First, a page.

ProWorks Blog

Umbraco Query Benchmarking Round 1

By Mark Bowser     Tuesday, March 21, 2017     umbraco, benchmarking, uwestfest, uwestfest17
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We did a presentation on some anti-patterns we've seen used in umbraco sites. These are both sites that we've created and sites that we've inherited. I've converted the powerpoint into a PDF that you can look at if you are curious. Umbraco Anti-Patterns

One of the most interesting part of the presentation, to me, was the part where we did a little bit of light benchmarking of some of the ways that you can query umbraco for data. I wanted to post more background information about the data in our presentation and how we did our benchmarking, so everyone can have more context for that part of our presentation. The explanation below includes more research that we were able to do after uWestFest '17. I think it paints a more accurate picture.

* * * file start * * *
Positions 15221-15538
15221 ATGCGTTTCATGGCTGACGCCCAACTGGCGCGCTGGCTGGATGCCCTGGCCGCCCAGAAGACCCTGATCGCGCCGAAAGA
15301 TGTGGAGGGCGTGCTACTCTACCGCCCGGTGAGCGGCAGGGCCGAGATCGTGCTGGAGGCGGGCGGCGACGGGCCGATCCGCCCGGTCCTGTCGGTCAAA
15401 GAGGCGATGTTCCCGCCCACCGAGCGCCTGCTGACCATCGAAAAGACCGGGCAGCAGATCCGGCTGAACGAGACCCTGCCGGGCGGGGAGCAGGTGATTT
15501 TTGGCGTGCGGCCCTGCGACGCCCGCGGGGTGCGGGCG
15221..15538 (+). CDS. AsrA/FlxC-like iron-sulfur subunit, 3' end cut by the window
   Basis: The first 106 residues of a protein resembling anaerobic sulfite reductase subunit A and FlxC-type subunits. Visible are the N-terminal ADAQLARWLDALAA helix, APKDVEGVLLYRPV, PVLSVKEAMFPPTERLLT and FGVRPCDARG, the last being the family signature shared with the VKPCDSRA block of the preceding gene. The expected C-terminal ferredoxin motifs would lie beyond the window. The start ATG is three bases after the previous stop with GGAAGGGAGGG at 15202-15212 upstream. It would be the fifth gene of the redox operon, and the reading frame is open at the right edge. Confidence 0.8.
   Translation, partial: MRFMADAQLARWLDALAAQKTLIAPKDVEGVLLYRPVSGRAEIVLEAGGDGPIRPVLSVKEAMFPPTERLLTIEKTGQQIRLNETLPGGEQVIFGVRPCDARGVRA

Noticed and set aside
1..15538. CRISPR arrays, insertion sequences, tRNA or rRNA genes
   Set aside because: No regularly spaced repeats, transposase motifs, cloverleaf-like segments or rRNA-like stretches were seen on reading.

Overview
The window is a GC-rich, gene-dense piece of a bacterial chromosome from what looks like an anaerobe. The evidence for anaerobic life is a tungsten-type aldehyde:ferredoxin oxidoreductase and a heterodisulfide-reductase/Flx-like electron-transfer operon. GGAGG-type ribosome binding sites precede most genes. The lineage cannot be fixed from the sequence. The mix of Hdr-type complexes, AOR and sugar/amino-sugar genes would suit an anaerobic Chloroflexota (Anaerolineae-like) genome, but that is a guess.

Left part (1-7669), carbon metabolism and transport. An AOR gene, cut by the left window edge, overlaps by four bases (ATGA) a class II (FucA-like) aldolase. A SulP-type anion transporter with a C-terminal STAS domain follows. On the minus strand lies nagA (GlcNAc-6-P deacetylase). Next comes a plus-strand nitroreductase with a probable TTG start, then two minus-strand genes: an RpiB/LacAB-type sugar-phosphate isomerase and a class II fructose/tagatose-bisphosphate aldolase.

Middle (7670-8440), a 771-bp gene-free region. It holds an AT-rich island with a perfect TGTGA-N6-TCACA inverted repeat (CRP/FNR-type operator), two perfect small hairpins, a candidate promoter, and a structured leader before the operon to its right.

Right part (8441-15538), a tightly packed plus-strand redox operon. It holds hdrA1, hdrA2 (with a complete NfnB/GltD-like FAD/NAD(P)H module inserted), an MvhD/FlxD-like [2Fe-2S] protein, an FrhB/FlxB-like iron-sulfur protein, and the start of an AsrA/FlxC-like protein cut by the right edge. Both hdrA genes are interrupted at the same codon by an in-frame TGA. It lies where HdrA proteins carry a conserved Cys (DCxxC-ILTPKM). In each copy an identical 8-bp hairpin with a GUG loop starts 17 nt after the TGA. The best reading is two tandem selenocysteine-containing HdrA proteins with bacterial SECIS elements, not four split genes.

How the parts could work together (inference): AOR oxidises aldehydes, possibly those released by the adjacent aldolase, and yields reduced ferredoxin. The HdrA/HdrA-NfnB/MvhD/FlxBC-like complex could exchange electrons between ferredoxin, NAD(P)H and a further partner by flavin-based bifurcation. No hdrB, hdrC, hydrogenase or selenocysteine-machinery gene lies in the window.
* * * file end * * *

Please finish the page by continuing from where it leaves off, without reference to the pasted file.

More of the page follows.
All of the testing I did was from a website running on my laptop. The website had 13403 published nodes. 415 of those nodes were BlogArticles that I would query for in all of the ways that I could think of. For each type of query, I would follow these steps:

  1. I would put two copies of the query one after the other on an empty home page of the site.
  2. I would recycle the application pool.
  3. I would load the page initially (the first load after App Startup)
  4. I would load the page 4 more additional times without an app pool recycle
  5. I would check the logs for the timings and record them

What I was able to see was some info about how these queries performed the first time they were run after an app pool recycle AND how they would run on subsequent requests. I've included a screenshot of the data that I recorded and a zip of a bunch of the files I was using to do the benchmarking. The zip includes a couple of small files that helped me log my results to a separate log file and a view where I actually did all the querying:/Views/QueryBenchmarkPage.cshtml.

The first thing I noticed is that both the Examine and the UmbracoHelper Linq queries take a really long time the first time they are run. After that, they speed up quite a bit and even begin to perform a little faster than the UmbracoHelper XPath queries, but I'd like to know exactly what is happening to cause the slow first load of all of the data. It would be interesting to run these tests on a much larger site. I hope to blog again with more learnings.

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